On the recommendation of the committee of sixty of the city of New York, delegates chosen in a majority of the counties of the province met at the Exchange in New York, May 22, 1775. They adjourned to the next day, in order to have a more complete representation, when delegates appeared from the following counties: New York, Albany, Dutchess, Ulster, Orange, Westchester, Kings, Suffolk, and Richmond. The Congress was organized by the appointment of Peter Van Brugh Livingston, president; Volkert P. Douw, vice-president; John McKesson and Robert Benson, secretaries; and Thomas Petit, door-keeper. They forwarded to the Continental Congress a financial scheme, devised by Gouverneur Morris, for the defence of the colonies by the issue of a Continental paper currency, substantially the same as that afterwards adopted. They also took measures for enlisting four regiments for the defence of the province, and for erecting fortifications, recommended by the Continental Congress, at the head of York Island and in the Hudson Highlands. The Provincial Congress agreed to furnish provisions for the garrison at Ticonderoga. There was a strong Tory element in the Congress, which caused much effort towards conciliation, and a plan was agreed to, in spite of the warm opposition of leading Sons of Liberty. It contemplated a repeal of all obnoxious acts of Parliament, but acknowledged the right of the mothercountry to regulate trade, and the duty of the colonists to contribute to the common charges by grants to be made by the colonial assemblies, or by a general congress, specially called for that purpose. But this plan met with little favor, and in time the Provincial Congress of New York became more thoroughly patriotic. It showed hesitation, however, in several important emergencies, especially in the matter of declaring the independence of the colonies. It ceased to exist in the summer of 1777, when a State government was organized.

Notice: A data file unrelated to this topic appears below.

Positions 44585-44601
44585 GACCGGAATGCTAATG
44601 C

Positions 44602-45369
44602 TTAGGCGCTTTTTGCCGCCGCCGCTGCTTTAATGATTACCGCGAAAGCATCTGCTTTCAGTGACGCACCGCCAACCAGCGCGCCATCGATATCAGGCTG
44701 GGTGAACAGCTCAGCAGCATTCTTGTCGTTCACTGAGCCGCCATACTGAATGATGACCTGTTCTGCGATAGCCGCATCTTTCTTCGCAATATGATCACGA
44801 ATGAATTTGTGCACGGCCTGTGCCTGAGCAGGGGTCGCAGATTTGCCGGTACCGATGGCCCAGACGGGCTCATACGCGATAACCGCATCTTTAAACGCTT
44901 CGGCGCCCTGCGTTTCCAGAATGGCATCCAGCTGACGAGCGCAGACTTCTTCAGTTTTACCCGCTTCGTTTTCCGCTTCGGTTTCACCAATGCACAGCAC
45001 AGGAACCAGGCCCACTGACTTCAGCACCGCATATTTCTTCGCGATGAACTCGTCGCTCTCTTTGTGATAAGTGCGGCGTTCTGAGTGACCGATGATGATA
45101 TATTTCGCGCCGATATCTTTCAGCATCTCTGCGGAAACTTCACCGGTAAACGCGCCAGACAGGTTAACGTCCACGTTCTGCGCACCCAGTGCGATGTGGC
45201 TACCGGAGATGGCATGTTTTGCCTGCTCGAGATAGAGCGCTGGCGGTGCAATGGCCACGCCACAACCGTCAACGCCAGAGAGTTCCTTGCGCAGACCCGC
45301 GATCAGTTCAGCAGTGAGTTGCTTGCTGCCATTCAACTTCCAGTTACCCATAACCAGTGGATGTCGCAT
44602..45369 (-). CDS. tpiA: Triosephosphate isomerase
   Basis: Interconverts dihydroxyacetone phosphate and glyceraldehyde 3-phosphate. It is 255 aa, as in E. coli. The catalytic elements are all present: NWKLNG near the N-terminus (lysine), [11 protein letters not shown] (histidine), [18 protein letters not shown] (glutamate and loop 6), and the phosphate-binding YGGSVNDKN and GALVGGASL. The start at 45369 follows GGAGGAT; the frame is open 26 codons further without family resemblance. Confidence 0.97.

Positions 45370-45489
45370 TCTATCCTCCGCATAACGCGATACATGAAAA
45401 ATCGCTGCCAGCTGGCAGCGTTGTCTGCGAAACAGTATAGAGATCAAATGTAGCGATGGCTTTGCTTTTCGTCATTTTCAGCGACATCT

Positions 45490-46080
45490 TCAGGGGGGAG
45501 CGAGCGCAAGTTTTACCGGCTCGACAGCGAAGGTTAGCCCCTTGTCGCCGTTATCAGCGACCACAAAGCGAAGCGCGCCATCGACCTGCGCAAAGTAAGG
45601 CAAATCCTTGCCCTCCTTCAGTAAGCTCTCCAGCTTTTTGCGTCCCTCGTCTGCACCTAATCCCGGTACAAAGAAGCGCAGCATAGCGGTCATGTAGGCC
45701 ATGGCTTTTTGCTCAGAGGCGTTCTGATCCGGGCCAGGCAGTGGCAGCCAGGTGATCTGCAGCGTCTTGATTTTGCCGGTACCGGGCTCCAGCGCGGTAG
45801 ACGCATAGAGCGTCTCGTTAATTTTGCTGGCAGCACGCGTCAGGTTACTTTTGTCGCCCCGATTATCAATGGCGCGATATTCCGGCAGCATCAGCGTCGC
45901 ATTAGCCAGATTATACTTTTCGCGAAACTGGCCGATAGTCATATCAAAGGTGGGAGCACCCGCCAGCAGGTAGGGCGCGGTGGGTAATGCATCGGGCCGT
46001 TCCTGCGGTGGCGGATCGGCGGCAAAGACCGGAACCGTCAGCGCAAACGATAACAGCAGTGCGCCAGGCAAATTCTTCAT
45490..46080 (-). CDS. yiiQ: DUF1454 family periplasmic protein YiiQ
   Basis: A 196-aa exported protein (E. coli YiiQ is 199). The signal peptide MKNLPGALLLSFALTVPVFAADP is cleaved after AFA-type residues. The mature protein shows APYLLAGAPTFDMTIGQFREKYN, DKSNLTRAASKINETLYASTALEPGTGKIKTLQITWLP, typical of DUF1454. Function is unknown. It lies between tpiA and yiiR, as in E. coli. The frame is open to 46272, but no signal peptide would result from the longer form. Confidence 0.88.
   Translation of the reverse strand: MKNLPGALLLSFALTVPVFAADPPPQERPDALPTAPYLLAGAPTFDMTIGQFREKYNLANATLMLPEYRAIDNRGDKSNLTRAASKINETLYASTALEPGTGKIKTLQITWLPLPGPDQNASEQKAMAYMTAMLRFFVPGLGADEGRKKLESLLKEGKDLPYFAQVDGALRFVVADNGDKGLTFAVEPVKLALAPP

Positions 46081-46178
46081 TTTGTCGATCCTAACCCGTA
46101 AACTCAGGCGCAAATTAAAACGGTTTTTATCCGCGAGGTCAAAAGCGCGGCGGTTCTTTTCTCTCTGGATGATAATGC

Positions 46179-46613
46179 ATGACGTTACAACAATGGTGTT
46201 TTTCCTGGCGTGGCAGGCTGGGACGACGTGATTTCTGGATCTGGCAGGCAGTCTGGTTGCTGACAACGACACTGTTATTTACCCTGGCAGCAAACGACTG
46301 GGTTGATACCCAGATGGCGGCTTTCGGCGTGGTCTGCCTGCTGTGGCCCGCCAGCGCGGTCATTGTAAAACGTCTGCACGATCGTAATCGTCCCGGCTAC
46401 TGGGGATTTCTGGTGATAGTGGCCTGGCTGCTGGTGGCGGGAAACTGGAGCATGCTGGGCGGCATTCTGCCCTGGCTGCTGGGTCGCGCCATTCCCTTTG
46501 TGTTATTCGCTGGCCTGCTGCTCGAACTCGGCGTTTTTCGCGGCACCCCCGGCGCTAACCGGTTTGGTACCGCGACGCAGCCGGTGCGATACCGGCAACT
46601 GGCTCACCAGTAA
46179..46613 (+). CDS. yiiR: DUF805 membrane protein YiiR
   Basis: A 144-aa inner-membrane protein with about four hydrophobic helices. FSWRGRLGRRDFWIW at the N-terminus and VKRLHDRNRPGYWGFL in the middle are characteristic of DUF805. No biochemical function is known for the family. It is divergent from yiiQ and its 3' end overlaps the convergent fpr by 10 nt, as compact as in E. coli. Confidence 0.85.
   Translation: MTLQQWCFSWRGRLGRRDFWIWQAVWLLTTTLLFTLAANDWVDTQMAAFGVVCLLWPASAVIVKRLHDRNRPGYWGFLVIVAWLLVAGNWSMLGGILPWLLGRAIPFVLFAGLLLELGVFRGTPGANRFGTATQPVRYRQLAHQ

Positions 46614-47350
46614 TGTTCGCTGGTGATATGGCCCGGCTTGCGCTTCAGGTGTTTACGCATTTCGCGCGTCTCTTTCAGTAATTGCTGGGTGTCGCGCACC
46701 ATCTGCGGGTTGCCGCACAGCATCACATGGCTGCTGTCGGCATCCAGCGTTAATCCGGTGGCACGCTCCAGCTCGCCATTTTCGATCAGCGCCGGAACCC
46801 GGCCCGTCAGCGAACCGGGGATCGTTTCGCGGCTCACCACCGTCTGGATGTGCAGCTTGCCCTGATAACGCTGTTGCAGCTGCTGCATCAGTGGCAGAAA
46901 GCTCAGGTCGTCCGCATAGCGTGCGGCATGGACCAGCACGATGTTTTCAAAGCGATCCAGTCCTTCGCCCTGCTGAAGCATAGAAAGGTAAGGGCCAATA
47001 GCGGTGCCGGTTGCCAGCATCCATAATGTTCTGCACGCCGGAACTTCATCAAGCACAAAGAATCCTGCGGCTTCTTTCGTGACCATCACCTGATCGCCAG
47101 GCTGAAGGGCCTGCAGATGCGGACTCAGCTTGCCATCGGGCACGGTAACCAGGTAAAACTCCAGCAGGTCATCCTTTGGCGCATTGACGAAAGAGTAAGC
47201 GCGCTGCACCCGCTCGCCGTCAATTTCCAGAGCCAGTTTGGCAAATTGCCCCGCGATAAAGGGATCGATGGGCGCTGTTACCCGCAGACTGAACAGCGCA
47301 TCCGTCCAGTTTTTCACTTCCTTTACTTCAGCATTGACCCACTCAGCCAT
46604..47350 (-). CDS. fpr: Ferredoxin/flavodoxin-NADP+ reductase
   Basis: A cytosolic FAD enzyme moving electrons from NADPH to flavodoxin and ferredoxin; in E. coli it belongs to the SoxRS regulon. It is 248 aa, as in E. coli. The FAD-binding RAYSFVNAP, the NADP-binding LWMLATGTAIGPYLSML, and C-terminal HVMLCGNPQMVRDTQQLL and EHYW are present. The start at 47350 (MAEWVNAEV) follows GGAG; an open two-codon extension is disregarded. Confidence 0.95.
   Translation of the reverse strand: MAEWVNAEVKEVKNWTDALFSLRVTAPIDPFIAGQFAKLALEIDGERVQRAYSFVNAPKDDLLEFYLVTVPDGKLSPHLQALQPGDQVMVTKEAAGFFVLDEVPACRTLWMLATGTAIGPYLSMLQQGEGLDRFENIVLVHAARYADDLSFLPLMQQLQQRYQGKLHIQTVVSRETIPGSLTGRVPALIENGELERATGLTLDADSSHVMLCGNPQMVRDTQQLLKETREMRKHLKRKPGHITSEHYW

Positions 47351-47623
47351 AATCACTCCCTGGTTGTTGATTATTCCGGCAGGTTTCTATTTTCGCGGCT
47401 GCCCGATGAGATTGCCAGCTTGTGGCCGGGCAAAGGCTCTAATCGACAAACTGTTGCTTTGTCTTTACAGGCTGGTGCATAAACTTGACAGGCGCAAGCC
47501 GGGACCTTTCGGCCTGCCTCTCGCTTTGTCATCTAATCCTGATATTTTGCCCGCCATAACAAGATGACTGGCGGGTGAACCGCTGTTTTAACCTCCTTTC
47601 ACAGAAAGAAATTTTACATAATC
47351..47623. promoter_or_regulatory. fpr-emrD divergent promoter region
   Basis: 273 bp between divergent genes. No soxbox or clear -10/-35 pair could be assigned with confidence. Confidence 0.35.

On Aug. 21, 1775, a Provincial Congress, consisting of 184 deputies, assembled at Hillsboro, N. C. They first declared their determination to protect the Regulators, who were liable to punishment; declared Governor Martin's proclamation to have a tendency to stir up tumult and insurrection in the province dangerous to the King's government, and directed it to be publicly burned by the common hangman. They provided for raising troops; authorized the raising, in addition to a regular force, of ten battalions, to be called minute-men, and they authorized the emission of bills of credit to the amount of $150,000.